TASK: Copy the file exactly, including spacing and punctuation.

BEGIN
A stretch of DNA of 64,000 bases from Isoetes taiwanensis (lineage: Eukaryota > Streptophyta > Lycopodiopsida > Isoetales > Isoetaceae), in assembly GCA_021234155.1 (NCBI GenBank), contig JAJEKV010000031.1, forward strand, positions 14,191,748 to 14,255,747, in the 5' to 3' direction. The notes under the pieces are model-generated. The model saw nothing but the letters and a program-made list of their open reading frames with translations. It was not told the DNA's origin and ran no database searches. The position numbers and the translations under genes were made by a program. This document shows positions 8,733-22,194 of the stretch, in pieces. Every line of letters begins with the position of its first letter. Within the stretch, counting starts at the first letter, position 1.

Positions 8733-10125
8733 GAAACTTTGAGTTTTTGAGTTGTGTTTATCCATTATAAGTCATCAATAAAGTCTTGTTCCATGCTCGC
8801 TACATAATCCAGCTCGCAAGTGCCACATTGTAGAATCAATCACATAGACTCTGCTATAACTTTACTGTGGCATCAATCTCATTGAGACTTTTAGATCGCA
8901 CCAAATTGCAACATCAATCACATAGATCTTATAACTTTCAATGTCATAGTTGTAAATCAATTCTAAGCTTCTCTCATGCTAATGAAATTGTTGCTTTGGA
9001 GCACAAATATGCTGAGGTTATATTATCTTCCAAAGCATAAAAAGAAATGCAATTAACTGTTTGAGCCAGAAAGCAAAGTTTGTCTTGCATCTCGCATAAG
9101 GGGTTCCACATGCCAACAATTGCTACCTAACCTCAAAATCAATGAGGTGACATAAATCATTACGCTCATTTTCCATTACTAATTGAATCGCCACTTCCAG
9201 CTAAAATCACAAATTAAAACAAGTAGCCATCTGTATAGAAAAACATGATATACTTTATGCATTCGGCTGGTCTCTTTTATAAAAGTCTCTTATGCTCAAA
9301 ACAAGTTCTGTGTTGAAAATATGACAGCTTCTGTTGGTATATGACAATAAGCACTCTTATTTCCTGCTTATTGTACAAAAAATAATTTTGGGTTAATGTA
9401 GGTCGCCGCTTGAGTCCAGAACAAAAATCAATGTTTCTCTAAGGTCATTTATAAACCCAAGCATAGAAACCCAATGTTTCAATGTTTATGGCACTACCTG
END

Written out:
A stretch of DNA of 64,000 bases from Isoetes taiwanensis (lineage: Eukaryota > Streptophyta > Lycopodiopsida > Isoetales > Isoetaceae), in assembly GCA_021234155.1 (NCBI GenBank), contig JAJEKV010000031.1, forward strand, positions 14,191,748 to 14,255,747, in the 5' to 3' direction. The notes under the pieces are model-generated. The model saw nothing but the letters and a program-made list of their open reading frames with translations. It was not told the DNA's origin and ran no database searches. The position numbers and the translations under genes were made by a program. This document shows positions 8,733-22,194 of the stretch, in pieces. Every line of letters begins with the position of its first letter. Within the stretch, counting starts at the first letter, position 1.

Positions 8733-10125
8733 GAAACTTTGAGTTTTTGAGTTGTGTTTATCCATTATAAGTCATCAATAAAGTCTTGTTCCATGCTCGC
8801 TACATAATCCAGCTCGCAAGTGCCACATTGTAGAATCAATCACATAGACTCTGCTATAACTTTACTGTGGCATCAATCTCATTGAGACTTTTAGATCGCA
8901 CCAAATTGCAACATCAATCACATAGATCTTATAACTTTCAATGTCATAGTTGTAAATCAATTCTAAGCTTCTCTCATGCTAATGAAATTGTTGCTTTGGA
9001 GCACAAATATGCTGAGGTTATATTATCTTCCAAAGCATAAAAAGAAATGCAATTAACTGTTTGAGCCAGAAAGCAAAGTTTGTCTTGCATCTCGCATAAG
9101 GGGTTCCACATGCCAACAATTGCTACCTAACCTCAAAATCAATGAGGTGACATAAATCATTACGCTCATTTTCCATTACTAATTGAATCGCCACTTCCAG
9201 CTAAAATCACAAATTAAAACAAGTAGCCATCTGTATAGAAAAACATGATATACTTTATGCATTCGGCTGGTCTCTTTTATAAAAGTCTCTTATGCTCAAA
9301 ACAAGTTCTGTGTTGAAAATATGACAGCTTCTGTTGGTATATGACAATAAGCACTCTTATTTCCTGCTTATTGTACAAAAAATAATTTTGGGTTAATGTA
9401 GGTCGCCGCTTGAGTCCAGAACAAAAATCAATGTTTCTCTAAGGTCATTTATAAACCCAAGCATAGAAACCCAATGTTTCAATGTTTATGGCACTACCTG